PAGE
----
System Farming


Bruce Edmonds
Centre for Policy Modelling, Manchester Metropolitan University





We discuss the implications of emergence and complexity for the management of complex distributed systems (CDS).  We argue that while formal design methods may play a role, they have distinct limitations where it comes to complex systems.  There are similar limitations to statistical methods.  Thus we must look to other ways of managing these systems, involving a shift from: prior one-off design towards post hoc continual management; from predictive abstract theory towards detailed descriptive modelling to guide monitoring and aid diagnosis; from system optimisation to simple disaster prevention; from single models to many models; from single well-designed mechanisms to multiple overlapping mechanisms; from individual to collective effort.  We call upon those in the SASO community to explicitly reject those tenets that are only useful with simple systems.  In other words, when trying to understand CDS, become more like zoologists rather than mathematicians and when managing them becoming more like farmers than engineers (at least in the classic sense).

1.         Introduction

Consider farmers. They may know their animals, crops and land in some detail, but are under no illusion that designing a farm in advance would contribute more than a small part to its success.  Rather they understand that they have to be acting upon it constantly to try and get acceptable results – less an exercise in careful planning than disaster avoidance using constant monitoring and mundane maintenance.  In such a situation, new ideas cannot be assessed on the grounds of reason and plausibility alone (even those suggested by scientific advisors) but have to be tried out in situ.  Solutions are almost never permanent and universal but rather a series of tactics that work for different periods of time in particular circumstances.  Techniques that are seen to provide real benefit (even if that benefit is marginal) are adopted by others nearby so that, in the longer run, a community of specific and local practices evolve. This paper suggests that in order to effectively manage complex distributed systems (CDS) we have to learn to be more like farmers and less like mathematicians or engineers (in the classic sense).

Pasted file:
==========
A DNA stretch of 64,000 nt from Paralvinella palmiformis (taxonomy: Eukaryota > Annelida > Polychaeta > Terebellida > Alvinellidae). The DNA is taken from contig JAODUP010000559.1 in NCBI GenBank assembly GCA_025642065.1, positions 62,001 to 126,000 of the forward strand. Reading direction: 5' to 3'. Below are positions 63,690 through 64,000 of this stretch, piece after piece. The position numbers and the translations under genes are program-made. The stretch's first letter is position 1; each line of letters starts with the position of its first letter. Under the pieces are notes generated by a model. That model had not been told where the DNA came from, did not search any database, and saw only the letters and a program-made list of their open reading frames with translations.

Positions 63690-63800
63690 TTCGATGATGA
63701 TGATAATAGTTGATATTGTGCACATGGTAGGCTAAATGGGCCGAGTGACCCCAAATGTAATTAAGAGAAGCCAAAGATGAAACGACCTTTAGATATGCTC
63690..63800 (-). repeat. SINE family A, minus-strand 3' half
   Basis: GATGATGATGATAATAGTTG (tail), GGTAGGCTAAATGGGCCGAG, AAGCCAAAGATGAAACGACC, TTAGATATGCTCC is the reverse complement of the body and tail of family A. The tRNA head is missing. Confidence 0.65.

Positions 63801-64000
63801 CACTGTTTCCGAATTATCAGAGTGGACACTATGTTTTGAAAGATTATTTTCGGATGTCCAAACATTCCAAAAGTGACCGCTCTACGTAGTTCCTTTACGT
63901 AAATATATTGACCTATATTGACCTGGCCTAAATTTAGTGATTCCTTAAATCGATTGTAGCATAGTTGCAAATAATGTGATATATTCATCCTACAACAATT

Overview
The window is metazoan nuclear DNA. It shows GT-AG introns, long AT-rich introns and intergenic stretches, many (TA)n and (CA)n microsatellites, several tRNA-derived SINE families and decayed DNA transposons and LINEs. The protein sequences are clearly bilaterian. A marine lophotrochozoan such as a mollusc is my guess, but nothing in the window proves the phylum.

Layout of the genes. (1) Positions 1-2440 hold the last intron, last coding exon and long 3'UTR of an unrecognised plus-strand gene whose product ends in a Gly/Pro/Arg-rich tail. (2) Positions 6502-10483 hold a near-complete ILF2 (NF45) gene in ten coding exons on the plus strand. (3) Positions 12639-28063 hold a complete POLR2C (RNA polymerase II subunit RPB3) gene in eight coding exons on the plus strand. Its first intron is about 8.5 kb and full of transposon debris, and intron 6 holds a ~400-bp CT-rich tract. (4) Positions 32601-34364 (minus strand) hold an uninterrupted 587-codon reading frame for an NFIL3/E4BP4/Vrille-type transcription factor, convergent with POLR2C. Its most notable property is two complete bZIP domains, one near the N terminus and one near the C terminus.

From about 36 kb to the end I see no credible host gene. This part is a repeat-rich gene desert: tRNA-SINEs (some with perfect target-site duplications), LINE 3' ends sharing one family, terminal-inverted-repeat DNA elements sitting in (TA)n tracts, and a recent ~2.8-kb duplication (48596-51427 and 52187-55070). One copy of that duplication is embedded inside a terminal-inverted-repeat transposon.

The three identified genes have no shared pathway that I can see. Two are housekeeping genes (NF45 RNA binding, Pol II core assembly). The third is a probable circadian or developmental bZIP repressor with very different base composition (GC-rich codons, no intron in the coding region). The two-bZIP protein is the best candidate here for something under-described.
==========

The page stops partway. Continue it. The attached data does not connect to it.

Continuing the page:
This is a difficult lesson to adsorb.  As computer scientists we are taught the value of good design – constructing the system sufficiently carefully so that we know that it will work well once built.  That bugs are bad and we can limit them by carful specification and implementation.  However CDS may not be very amenable to such an approach, requiring considerable and continual post construction adaption where the system is only ever partially understood.  Here bugs may not only be inevitable, but the very things that make the CDS ‘work’.  In other words learn to “farm” the systems that we need – system farming.

The argument proceeds as follows: Section 2 makes clear what we mean by the ideas of syntactic complexity, unpredictability and emergence, arguing that emergent phenomena cannot be formally reduced to system properties; ... in Section 6 calling on the SASO community to explicitly reject approaches that only work for simple systems.

2.         Unpredictability and emergence

In this section we discuss and define unpredictability, complexity and emergence w.r.t. CDS.  In particular, we want to show that: just because a particular emergent feature is caused by the mechanisms and set-up of a CDS and that each micro-step is completely understandable in a deterministic way, this does not mean that the emergent feature is reducible to the mechanisms and set-up.  It may be that the assumption that “predictability” scales up from the micro to the macro is what lies behind much confusion in with respect to CDS.  Rather, it seems that, as Philip Anderson put it, “More is Different” [1].